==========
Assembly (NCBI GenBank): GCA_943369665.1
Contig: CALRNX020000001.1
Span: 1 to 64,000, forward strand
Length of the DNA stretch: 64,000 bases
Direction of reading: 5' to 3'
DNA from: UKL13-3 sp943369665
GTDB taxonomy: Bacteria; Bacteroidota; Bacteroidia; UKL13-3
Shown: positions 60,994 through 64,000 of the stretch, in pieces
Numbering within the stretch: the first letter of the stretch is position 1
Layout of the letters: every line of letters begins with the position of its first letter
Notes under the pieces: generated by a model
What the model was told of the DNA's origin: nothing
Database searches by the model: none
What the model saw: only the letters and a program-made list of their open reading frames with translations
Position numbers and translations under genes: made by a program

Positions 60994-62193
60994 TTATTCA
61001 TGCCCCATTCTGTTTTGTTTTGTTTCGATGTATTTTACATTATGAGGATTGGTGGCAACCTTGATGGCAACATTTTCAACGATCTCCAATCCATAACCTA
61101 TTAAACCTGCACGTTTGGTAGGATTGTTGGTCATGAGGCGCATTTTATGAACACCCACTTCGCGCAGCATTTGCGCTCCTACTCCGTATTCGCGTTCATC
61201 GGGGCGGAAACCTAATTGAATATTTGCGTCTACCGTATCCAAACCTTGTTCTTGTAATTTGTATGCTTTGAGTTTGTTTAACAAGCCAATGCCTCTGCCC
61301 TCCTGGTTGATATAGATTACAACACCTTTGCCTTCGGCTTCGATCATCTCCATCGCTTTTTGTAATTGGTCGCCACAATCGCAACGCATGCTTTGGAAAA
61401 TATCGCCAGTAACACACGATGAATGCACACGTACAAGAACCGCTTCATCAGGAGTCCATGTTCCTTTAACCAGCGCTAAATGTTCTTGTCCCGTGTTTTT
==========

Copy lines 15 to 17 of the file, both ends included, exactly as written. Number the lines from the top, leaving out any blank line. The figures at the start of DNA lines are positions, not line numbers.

Position numbers and translations under genes: made by a program

Positions 60994-62193
60994 TTATTCA